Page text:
By Sarah Lazare / AlterNet

    Hillary Clinton. (Charlie Neibergall / AP)

This piece originally ran on AlterNet.

Two powerful backers of Hillary Clinton attracted headlines—and outrage—this weekend when they uttered sweeping statements under the banner of “feminism,” calling on young women to back the former Secretary of State’s presidential bid.

Madeleine Albright, the first woman to serve as U.S. Secretary of Sate, introduced Clinton in New Hampshire on Saturday by declaring, “There’s a special place in hell for women who don’t help each other!”

In the days following, many have scrutinized the hawkish track record of Albright, who also served as the U.S. ambassador to the United Nations. In just one example, Albright told “60 Minutes” in 1996 that half a million children who died as a result of U.S. sanctions against Iraq were “worth” the price.

“Albright has a hell of a lot of nerve telling young women who may be very concerned about Clinton’s support for virtually all U.S. wars of recent years that they should vote for her because she’s a woman,” Phyllis Bennis, senior fellow at the Institute for Policy Studies, told AlterNet.

Meanwhile, speaking with HBO’s “Real Time” host Bill Maher on Friday, feminist icon Gloria Steinem claimed that young women are backing presidential candidate Bernie Sanders in order to meet guys. Women get “more activist as they grow older,” she said. “And when you’re younger, you think: ‘Where are the boys? The boys are with Bernie.’” Steinem later apologized for the comment on her Facebook page, writing that she “misspoke.”

Nonetheless, the statement rightfully provoked rebuke, including from some who grew up respecting Steinem. “The good news is that more and more of us are ready to change the whole system, and fewer and fewer are willing to believe that imperial feminism is the best we can do,” declared Philadelphia-based writer Sarah Gray.

These recent controversial comments stem from a broader campaign strategy, with Clinton leveraging high-profile (and often white and wealthy) self-avowed feminists to bolster her campaign. Among them is Lena Dunham, the creator of the hit series “Girls,” who has sought to win support for Clinton among young women.

Feminists should unequivocally declare that Clinton’s policies of war and empire that kill, wound and traumatize women around the world are not compatible with feminism. Of course we defend any woman, including Clinton, against sexism. But that defense must not lead to reflexive embrace of an entire platform, nor claims that elite politicians like Clinton somehow have a monopoly on feminism.

As Rania Masri, an activist and associate director of the Asfari Institute for Civil Society and Citizenship at the American University of Beirut, put it in an interview with AlterNet, “Feminism demands a critique of U.S. policies, both domestically and internationally. It demands a critique of all wars and all hegemonies and of all structures of oppression.”

Masri noted that these concepts are not new, and in fact, have been built up by powerful and visionary feminists, many of them people of color, including the poet and organizer Audre Lorde, who urged nuanced and intersectional movements. “There is no thing as a single-issue struggle because we do not live single-issue lives,” Lorde famously said.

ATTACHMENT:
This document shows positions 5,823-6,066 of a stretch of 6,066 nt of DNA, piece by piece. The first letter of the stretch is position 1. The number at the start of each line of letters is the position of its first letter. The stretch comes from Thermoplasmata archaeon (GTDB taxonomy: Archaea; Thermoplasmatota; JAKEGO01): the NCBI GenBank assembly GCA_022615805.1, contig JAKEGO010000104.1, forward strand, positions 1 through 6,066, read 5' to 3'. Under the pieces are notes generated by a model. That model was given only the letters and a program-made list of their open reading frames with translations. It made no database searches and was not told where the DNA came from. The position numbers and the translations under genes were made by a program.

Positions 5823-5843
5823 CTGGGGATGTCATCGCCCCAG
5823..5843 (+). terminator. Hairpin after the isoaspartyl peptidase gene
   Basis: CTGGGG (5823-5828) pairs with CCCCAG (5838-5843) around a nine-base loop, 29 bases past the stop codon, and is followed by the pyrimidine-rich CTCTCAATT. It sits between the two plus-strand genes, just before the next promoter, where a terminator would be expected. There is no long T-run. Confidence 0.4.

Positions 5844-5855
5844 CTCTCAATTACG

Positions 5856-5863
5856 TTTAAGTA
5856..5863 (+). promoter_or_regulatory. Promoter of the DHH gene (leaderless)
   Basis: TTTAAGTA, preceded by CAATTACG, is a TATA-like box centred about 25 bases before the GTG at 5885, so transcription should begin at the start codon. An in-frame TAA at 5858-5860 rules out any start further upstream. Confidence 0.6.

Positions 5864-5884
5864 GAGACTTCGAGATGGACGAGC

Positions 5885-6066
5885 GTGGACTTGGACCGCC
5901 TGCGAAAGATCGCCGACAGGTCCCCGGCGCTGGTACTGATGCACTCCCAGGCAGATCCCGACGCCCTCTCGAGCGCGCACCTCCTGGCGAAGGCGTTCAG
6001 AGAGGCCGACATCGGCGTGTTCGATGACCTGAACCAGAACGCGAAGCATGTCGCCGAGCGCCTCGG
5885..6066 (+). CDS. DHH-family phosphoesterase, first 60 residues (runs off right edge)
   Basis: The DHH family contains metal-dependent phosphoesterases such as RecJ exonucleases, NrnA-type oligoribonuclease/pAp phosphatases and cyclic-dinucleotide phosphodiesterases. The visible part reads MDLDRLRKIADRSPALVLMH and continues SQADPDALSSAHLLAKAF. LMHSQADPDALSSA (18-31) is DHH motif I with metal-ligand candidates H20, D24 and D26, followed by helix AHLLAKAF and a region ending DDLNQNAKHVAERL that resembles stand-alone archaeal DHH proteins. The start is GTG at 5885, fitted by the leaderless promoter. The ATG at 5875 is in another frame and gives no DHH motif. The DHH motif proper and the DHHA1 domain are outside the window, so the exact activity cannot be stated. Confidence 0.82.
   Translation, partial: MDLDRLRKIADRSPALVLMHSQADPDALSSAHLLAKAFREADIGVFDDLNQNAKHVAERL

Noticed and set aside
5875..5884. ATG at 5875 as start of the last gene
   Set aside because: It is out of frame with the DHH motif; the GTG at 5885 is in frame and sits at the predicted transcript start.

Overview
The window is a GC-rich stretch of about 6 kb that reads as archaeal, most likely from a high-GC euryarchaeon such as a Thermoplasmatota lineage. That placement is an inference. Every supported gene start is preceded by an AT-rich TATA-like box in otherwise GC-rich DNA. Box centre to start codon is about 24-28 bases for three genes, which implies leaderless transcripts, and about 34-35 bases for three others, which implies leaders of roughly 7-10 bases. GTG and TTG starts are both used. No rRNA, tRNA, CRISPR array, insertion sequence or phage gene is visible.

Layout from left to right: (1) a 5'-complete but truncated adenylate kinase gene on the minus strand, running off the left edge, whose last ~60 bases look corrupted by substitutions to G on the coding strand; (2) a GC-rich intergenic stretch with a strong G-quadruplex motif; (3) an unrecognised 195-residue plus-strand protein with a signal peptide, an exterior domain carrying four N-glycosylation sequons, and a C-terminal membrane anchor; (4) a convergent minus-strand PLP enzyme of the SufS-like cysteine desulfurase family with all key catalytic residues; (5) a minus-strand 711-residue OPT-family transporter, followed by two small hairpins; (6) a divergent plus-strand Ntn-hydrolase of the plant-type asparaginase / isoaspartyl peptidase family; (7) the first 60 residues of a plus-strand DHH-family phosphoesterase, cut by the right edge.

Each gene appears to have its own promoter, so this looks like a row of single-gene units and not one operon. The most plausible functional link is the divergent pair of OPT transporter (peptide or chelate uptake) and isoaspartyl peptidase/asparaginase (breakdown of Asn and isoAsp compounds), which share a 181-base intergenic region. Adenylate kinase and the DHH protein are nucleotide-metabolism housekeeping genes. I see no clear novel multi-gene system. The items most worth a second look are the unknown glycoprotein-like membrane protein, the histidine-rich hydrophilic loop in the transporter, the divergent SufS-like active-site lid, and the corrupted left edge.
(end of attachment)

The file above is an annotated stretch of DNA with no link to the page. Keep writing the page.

Clinton’s foreign policy, however, falls in line with policies of war and empire. As a U.S. senator for New York, Clinton cast one of the most influential votes in favor of the 2003 Iraq war, signaling to other Democrats to back the invasion. She has since acknowledged this decision was a mistake, but her actions indicate she has learned nothing.

Under the Obama administration, Clinton consistently represented the pro-war wing, advocating military aggression and escalation from Iraq and Libya to Afghanistan and Ukraine. She was cautious on the global nuclear deal, saying she would “not hesitate” to take military action against Iran, and during her campaign declared her unbreakable bond with Israeli Prime Minister Benjamin Netanyahu. In her memoir Hard Choices, Clinton took credit for the military pivot to the Asia-Pacific, which continues to escalate military buildup and aggression region-wide to hedge against China.

Meanwhile, on the campaign trail, Clinton has been conspicuously silent about close U.S. ally Saudi Arabia’s brutal military assault on Yemen, now into its tenth month. She has said nothing about ethnic cleansing and war crimes perpetuated by Israel, while vowing to donors to crush the Palestinian human rights movement for boycott, divestment and sanctions (BDS).

Foreign Policy in Focus columnist Conn Hallinan recently took on the grim task of attempting to tally those killed in foreign policy disasters related to Clinton. According to some calculations, the 2003 U.S.-led invasion of Iraq killed over one million people due to war-related causes. Nearly a quarter million Afghans have died since the 2001 U.S. invasion of Afghanistan, and millions more have been forced to flee their homes and become refugees.

In June 2014, I spoke with Yanar Mohammed of the Organization of Women’s Freedom in Iraq, who warned against further U.S. military intervention in the country. “These wars are against women,” Mohammed said, “and women are becoming the first victims.”


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